40 Years After His Death, Elvis Presley Still Draws Large Crowds Elvis Presley died 40 years ago today in Memphis, Tenn. Tens of thousands of fans have gone to his Graceland home to commemorate the singer.
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40 Years After His Death, Elvis Presley Still Draws Large Crowds

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40 Years After His Death, Elvis Presley Still Draws Large Crowds

40 Years After His Death, Elvis Presley Still Draws Large Crowds

40 Years After His Death, Elvis Presley Still Draws Large Crowds

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  • <iframe src="https://www.npr.org/player/embed/543973300/543973301" width="100%" height="290" frameborder="0" scrolling="no" title="NPR embedded audio player">
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Elvis Presley died 40 years ago today in Memphis, Tenn. Tens of thousands of fans have gone to his Graceland home to commemorate the singer.

AUDIE CORNISH, HOST:

Tens of thousands of people attended a candlelight vigil in Memphis, Tenn., last night. But it wasn't an entirely somber event.

(SOUNDBITE OF SONG, "SAVED")

ELVIS PRESLEY: (Singing) Well, I can preach until you're deaf and dumb. I'm in the soul saving army...

CORNISH: It was in commemoration of the king of rock 'n' roll, Elvis Presley, who passed away 40 years ago today. He died unexpectedly in his Graceland home. He was 42.

ROBERT SIEGEL, HOST:

Elvis is still the reigning king. To this day, he holds the record for the most top 40 hits - 114 total. He won his first gold record in 1956 for "Heartbreak Hotel."

(SOUNDBITE OF SONG, "HEARTBREAK HOTEL")

PRESLEY: (Singing) Well, since my baby left me, well, I found a new place to dwell. Well, it's down at the end of Lonely Street at Heartbreak Hotel.

SIEGEL: Before long, Presley secured legend status.

SHAWN KLUSH: Saying the words Elvis Presley, at that point it was almost like saying Chevy or Ford or football. You know what I mean? You just don't think somebody like that would pass away.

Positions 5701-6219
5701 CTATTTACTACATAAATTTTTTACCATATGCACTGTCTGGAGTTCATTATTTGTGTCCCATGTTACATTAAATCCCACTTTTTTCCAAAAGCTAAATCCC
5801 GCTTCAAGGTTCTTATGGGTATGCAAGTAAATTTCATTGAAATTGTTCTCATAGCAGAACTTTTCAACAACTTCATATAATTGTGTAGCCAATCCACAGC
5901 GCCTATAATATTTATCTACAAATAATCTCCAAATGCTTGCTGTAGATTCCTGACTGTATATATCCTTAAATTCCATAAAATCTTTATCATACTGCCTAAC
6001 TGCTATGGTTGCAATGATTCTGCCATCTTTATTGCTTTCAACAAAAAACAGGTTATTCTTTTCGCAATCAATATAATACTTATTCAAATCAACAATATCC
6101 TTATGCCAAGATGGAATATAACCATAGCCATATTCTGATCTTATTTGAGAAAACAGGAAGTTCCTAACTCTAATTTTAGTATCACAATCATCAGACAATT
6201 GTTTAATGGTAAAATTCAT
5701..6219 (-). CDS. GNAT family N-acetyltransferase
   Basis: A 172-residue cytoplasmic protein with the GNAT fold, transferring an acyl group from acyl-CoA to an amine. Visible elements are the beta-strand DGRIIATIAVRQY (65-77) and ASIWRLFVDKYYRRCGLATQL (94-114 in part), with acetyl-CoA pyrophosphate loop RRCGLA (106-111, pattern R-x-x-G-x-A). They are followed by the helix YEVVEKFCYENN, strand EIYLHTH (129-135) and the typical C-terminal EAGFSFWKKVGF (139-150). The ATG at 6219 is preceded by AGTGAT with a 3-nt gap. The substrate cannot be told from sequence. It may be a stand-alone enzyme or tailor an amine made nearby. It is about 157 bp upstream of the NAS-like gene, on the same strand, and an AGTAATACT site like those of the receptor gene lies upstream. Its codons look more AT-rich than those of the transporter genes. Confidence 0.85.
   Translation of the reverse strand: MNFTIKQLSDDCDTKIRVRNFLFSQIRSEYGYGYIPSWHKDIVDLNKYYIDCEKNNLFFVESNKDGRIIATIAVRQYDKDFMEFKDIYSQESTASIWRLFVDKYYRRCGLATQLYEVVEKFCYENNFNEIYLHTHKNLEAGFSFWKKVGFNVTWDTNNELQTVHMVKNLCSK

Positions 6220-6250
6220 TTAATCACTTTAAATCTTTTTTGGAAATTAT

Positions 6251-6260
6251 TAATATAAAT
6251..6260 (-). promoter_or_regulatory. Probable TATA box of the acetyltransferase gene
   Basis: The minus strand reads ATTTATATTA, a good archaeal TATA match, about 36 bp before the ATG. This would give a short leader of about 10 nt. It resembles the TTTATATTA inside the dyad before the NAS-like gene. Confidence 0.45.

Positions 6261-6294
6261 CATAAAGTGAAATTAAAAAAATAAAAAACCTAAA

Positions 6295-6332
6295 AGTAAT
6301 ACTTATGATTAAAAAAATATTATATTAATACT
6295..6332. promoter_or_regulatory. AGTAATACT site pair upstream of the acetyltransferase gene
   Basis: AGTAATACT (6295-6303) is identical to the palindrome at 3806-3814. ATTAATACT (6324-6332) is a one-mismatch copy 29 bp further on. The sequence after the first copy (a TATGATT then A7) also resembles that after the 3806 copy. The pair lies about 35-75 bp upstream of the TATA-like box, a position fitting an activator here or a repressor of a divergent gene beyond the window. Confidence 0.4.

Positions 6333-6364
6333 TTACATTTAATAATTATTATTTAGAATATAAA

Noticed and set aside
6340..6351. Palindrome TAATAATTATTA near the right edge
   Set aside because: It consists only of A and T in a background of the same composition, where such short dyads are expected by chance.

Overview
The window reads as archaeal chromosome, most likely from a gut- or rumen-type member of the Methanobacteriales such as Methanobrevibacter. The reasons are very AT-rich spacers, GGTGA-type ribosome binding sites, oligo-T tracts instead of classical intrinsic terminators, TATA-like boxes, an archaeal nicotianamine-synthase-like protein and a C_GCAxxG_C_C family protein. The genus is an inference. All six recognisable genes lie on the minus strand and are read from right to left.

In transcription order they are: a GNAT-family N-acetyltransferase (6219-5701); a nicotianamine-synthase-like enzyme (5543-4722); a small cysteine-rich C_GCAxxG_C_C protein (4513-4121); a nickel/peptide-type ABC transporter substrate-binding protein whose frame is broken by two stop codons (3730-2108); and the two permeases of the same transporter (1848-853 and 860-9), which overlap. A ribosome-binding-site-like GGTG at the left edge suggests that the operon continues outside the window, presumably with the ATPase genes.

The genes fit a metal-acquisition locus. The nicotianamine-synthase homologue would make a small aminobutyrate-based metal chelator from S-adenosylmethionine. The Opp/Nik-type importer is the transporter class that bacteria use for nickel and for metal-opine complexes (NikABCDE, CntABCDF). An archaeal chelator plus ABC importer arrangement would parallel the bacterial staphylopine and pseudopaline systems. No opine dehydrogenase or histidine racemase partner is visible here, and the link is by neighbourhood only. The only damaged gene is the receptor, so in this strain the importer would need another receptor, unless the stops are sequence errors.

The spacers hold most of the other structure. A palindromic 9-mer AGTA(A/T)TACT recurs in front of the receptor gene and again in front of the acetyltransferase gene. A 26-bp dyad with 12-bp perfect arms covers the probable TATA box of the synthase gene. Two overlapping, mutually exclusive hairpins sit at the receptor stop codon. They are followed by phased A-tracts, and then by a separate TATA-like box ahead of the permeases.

CORNISH: That's performer and lifelong Elvis fan Shawn Klush. He's built a career off of Elvis' memory, traveling the country and the world as an Elvis tribute artist.

SIEGEL: He draws crowds everywhere he performs. Recently he went to Chile.

KLUSH: So I went down there. And you go out and stand out on the stage and there's 12,000 people in the audience. But man, I'll tell you what - son of a gun if I didn't get on stage and "In The Ghetto" starts and they sang it right back to me in English. I mean, that's - I felt a little embarrassed, almost, as if it shouldn't be me receiving these accolades. It should have been him.

SIEGEL: He says it's been more than just the music that keeps fans clambering to pay their respects. Elvis had something truly special.

KLUSH: Some musicians and entertainers have a certain quality. You know, one will have good looks. One will have a great voice. One will have this. He was the only guy that had it all.

CORNISH: As for the real Elvis, his rock star persona was a lot even for him. When asked in a 1972 press conference about it, he said this.

(SOUNDBITE OF PRESS CONFERENCE)

PRESLEY: Well, the image is one thing, and a human being is another, you know? So...

UNIDENTIFIED MAN: How close does the image come to the man you really are?

PRESLEY: It's very hard to live up to an image. I'll put it that way.

SIEGEL: But for thousands and thousands of fans, that image is as close as they'll ever get to him.

CORNISH: Well, the image and, of course, the voice.

(SOUNDBITE OF SONG, "HOUND DOG")

PRESLEY: (Singing) You ain't nothing but a hound dog, crying all the time. You ain't nothing but a hound dog, crying all the time. Well, you ain't never caught a rabbit, and you ain't no friend of mine. Well, they said you was high-classed. Well, that was just a lie.

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